On most hikes in Newfoundland I usually also pack my rain pants, just in case. I’ve gotten caught out in unexpected rain a few times and was glad I had them. I use the basic MEC Hydrofoil Stretch pants and they’ve held up well, including on my incredibly wet Skerwink Trail hike.

You’ll also want waterproof footwear because even if it isn’t raining, a lot of the trails have lots of mud and deep puddles. I wore my Salomon XA Pro Goretex Trail runners and they were great – lightweight, lots of traction, and waterproof.

If your backpack came with a rain cover, that’s great. But if not, you can buy one separately. I like the MEC silicone rain cover since it packs down so small. Or use a dry bag to protect gear inside your pack. I use Sea to Summit Lightweight dry bags.

It can also be chilly in Newfoundland so a fleece or synthetic insulated jacket is a great idea. Skip down jackets since they don’t provide any warmth when wet. I brought my Arc’teryx Proton insulated jacket and Outdoor Research Trail Mix Fleece and wore them both a lot.

A woman stands at the edge of a cliff watching puffs on an offshore island near Bonavista. She is dressed for hiking with a backpack, warm jacket, and fleece hat.
Bundled up in my Arc’teryx Proton jacket to watch puffins on the Klondike Trail in Bonavista.

Leave No Trace

Learn the Leave No Trace principles before you hike in Newfoundland. This is a sensitive ecosystem with a short growing season. Pack out all your trash. Use toilets at trailheads or villages before you hike. If you have to go on the trail, dig a cat hole or bring a WAG bag to pack our your poop.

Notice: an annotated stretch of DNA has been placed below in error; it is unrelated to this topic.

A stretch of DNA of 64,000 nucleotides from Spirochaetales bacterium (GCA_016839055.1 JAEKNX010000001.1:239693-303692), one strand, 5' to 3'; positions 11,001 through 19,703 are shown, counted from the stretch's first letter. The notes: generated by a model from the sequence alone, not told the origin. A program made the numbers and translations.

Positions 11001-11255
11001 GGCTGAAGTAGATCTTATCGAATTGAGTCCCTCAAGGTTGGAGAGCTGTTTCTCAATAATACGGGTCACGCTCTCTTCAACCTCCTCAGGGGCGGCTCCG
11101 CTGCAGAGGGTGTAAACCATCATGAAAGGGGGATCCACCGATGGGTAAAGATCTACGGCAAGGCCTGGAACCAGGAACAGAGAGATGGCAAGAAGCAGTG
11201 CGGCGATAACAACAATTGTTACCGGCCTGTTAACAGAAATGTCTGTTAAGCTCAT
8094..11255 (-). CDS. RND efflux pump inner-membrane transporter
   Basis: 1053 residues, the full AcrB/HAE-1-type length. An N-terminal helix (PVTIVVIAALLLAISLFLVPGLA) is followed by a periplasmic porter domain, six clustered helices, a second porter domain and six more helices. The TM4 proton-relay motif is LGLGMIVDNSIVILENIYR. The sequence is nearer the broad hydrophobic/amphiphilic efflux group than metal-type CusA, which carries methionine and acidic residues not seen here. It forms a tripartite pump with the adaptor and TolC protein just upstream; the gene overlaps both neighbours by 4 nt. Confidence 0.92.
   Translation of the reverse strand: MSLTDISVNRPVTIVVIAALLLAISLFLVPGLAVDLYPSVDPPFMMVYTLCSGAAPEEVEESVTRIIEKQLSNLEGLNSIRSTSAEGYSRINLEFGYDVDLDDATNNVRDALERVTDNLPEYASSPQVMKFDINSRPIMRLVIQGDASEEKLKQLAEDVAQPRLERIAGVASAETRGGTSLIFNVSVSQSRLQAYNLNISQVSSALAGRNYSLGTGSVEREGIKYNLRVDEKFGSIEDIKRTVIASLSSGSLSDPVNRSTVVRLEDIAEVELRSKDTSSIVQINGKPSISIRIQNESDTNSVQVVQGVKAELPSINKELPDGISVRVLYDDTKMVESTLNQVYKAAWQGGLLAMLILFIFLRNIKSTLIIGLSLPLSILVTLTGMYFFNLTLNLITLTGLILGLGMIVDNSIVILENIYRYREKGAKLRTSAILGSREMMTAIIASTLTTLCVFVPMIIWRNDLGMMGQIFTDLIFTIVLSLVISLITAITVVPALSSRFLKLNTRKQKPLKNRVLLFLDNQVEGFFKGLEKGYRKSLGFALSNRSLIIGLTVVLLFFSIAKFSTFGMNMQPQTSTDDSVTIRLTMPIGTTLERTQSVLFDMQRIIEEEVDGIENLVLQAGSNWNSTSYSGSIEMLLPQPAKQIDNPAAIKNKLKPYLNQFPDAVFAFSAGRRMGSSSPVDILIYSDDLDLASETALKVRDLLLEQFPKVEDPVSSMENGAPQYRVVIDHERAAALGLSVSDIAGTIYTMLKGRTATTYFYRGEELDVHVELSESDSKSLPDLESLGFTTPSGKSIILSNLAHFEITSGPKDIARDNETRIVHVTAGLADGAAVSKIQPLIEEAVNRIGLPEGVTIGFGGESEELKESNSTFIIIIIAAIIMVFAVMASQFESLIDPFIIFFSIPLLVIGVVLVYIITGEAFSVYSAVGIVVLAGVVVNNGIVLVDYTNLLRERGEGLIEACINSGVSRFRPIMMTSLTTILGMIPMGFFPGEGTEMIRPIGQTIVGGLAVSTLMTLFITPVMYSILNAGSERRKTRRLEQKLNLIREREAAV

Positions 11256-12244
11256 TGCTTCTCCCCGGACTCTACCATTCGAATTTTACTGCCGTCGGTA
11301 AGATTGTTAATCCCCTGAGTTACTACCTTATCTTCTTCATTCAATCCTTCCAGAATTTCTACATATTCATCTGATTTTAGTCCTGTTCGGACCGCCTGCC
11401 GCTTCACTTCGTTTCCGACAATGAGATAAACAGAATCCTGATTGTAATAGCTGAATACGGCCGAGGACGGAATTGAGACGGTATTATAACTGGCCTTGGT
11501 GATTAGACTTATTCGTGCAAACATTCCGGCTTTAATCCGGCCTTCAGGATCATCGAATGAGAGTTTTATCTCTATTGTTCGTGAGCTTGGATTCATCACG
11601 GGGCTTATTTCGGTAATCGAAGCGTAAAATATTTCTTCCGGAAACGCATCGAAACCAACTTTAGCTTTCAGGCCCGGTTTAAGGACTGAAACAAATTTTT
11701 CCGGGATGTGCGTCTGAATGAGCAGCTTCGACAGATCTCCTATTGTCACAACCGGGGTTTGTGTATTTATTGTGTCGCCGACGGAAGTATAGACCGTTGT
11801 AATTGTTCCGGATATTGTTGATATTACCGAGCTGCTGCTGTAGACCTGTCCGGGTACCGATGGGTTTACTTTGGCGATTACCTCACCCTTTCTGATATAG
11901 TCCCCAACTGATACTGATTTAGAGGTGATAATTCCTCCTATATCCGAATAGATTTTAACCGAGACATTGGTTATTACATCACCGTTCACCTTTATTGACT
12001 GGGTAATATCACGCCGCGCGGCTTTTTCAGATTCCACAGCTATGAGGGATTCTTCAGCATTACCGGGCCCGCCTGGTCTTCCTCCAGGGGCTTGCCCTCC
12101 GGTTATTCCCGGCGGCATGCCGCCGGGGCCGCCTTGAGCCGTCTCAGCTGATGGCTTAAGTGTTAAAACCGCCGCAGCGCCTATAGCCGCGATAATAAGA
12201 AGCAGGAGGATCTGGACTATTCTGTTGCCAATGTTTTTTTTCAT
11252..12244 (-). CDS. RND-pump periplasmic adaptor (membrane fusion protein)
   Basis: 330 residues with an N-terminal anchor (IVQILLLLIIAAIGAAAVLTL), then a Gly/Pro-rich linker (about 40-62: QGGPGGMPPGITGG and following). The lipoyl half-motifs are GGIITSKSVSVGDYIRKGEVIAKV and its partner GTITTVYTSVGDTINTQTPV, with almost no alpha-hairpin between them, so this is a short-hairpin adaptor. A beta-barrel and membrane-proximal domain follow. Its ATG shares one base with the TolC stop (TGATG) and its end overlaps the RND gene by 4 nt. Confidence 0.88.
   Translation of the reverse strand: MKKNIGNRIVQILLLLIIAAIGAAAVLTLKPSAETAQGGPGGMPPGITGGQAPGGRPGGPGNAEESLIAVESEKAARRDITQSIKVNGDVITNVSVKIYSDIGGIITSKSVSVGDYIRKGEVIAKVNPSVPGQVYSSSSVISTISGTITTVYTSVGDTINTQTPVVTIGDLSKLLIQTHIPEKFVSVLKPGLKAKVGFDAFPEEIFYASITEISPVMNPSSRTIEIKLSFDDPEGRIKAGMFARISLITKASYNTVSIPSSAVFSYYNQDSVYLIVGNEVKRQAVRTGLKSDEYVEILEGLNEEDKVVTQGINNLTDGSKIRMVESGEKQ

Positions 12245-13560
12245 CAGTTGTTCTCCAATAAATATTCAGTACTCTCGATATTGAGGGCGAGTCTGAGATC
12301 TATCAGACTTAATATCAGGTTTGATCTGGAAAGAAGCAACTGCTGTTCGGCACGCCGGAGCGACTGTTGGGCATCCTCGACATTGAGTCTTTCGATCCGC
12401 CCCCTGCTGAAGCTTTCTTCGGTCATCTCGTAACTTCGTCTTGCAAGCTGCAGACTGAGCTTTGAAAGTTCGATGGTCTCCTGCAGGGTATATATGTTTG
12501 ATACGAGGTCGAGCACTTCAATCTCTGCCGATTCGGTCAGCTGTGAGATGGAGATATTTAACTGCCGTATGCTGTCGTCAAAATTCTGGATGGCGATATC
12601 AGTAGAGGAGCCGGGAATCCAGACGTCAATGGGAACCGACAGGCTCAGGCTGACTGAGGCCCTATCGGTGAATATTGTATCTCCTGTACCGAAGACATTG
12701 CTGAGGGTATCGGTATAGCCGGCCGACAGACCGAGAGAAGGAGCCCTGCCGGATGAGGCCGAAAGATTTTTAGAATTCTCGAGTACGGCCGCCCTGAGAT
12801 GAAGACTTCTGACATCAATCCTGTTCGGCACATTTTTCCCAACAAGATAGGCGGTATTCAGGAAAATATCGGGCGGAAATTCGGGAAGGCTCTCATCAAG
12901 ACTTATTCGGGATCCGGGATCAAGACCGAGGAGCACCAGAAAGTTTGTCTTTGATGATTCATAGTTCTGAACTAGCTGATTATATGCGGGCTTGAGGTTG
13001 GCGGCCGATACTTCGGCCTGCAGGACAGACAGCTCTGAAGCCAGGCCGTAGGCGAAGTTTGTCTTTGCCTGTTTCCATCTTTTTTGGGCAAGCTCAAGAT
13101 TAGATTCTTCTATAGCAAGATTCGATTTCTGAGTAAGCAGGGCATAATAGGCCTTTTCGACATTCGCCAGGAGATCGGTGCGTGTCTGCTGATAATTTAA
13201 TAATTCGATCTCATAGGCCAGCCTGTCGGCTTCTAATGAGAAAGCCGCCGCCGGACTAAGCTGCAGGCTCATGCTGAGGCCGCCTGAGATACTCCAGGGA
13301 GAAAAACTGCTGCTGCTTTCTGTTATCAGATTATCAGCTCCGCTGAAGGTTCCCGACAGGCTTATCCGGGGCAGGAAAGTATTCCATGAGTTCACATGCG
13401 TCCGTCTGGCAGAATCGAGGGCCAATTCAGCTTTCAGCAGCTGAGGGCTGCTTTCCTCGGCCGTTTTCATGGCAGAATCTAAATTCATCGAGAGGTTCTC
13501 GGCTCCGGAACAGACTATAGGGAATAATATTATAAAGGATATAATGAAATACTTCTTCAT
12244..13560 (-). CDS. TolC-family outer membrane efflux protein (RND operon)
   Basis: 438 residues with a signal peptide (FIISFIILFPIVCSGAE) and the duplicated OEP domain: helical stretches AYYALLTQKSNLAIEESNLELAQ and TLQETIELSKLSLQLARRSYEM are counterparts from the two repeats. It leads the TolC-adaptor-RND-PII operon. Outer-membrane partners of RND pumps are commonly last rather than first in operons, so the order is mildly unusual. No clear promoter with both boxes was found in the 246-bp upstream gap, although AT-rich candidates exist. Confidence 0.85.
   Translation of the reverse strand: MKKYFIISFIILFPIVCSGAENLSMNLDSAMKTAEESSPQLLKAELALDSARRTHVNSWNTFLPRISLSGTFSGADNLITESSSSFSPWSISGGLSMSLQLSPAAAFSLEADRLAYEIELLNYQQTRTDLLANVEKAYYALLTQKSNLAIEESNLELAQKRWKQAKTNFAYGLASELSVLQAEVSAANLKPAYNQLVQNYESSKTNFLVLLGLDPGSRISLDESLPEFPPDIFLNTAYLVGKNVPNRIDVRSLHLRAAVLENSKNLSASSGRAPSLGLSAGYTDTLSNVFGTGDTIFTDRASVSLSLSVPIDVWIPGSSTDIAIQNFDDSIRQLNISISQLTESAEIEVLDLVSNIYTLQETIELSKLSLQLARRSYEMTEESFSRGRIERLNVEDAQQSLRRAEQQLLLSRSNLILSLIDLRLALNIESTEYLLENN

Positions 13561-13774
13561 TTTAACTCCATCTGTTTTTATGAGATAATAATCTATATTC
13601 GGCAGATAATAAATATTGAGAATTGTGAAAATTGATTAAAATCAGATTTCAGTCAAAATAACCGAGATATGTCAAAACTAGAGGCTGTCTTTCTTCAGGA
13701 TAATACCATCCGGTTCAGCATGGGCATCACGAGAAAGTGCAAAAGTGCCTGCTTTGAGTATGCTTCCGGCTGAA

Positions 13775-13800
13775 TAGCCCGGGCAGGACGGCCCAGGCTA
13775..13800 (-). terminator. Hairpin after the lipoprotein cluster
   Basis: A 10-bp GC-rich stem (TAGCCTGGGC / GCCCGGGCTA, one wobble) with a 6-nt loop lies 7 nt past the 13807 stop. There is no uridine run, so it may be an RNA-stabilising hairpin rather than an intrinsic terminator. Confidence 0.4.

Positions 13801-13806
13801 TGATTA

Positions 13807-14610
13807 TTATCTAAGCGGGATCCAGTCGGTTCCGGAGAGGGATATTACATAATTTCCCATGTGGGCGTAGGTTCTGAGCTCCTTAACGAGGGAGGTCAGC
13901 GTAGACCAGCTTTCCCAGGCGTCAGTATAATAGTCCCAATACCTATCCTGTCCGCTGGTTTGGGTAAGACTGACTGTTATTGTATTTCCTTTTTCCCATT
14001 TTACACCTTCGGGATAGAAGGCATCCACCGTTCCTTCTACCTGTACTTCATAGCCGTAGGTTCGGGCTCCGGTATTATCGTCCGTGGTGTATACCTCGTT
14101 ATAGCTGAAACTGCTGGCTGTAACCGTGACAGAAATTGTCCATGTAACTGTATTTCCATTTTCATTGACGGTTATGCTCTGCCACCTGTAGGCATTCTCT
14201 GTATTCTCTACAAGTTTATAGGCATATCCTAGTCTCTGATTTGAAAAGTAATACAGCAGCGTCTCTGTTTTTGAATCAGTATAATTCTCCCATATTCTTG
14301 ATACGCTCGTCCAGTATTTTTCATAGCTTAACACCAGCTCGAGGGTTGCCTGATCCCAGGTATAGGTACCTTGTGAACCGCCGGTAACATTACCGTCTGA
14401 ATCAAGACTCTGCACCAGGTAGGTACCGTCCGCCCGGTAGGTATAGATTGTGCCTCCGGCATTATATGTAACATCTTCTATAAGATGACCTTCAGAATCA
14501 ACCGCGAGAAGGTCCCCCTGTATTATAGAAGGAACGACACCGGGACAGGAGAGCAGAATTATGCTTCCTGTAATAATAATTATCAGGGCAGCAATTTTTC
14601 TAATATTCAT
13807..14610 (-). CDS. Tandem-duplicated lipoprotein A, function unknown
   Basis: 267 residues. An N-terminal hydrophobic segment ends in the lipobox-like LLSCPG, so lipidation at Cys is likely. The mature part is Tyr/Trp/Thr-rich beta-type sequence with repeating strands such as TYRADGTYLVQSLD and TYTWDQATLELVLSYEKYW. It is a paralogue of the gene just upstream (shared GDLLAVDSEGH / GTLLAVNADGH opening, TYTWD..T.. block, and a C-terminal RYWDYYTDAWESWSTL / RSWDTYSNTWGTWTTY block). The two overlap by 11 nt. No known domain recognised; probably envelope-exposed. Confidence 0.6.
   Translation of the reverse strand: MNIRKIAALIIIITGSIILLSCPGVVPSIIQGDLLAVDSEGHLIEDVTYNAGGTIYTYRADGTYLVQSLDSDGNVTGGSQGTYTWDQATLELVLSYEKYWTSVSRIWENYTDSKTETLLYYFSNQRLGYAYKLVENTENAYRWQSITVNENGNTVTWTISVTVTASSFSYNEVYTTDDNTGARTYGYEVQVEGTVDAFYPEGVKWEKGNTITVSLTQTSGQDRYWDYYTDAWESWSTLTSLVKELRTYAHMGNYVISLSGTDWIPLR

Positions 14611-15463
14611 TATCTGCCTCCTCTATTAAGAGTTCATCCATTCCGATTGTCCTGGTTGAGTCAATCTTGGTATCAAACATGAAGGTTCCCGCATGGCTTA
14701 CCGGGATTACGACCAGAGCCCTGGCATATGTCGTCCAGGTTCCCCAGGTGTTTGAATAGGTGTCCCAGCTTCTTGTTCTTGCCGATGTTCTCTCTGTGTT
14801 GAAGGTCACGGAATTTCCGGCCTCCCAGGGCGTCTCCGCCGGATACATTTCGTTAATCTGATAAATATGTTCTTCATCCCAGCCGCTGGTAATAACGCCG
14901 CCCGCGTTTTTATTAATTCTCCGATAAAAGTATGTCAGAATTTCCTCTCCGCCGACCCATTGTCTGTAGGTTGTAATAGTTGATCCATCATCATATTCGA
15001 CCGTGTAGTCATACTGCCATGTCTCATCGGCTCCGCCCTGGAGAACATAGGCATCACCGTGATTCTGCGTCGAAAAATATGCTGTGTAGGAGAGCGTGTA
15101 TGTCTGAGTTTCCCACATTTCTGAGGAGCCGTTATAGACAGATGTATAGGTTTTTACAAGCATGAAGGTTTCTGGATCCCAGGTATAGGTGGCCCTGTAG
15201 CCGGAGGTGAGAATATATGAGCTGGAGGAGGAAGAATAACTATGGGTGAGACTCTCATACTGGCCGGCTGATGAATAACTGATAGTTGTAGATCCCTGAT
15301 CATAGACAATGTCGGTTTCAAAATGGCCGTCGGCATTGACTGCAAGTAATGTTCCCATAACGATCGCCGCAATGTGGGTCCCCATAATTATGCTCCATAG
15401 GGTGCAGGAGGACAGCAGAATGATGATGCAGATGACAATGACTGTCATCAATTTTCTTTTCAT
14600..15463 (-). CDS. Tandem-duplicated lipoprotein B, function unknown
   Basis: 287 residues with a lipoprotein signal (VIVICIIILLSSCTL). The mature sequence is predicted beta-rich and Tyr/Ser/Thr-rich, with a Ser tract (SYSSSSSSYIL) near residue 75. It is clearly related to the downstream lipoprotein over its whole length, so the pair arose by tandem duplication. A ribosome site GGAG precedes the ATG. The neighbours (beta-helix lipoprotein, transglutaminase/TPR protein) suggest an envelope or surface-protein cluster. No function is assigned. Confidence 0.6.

Guided Hikes

If you’d rather have a local show you around, there are lots of guided hiking tour operators in Newfoundland. Going with a guide can be a great way to learn more about the local plants, animals, geology, and history. Guides can often show you off-the-beaten path hikes you wouldn’t otherwise have heard about – that’s how I heard about the South Head Lighthouse Trail.

In Western Newfoundland, I recommend Tour Gros Morne, Wild Gros Morne, and EverOutdoor Adventures. I did a hike with each of these companies thanks to Go Western Newfoundland.

In Eastern Newfoundland, I’ve heard good things about Great Canadian Trails guided trips on the East Coast Trail. You can find more regional tour operators through Newfoundland and Labrador Tourism.

Give Back to Trailhead Communities

Many hikes in Newfoundland are located in small towns and villages that depend on tourism for their livelihood and have spent lots of money and time on building trails to attract tourists. Often hikers visit a community, hike a free trail, and then leave.

Where possible, be sure to give back to trailhead communities by shopping at local stores, eating at local restaurants, and staying at local hotels or campgrounds. You can also make donations to local trail maintenance groups.

Indigenous Context

Newfoundland is the traditional territory of the Beothuk and Mi’kma’ki. It is important to be respectful of this land.

So that’s my big list of the best hikes in Newfoundland. I’m already dreaming of going back to Newfoundland someday to hike more! Do you have questions about Newfoundland? Ask me in the comments.


Taryn Eyton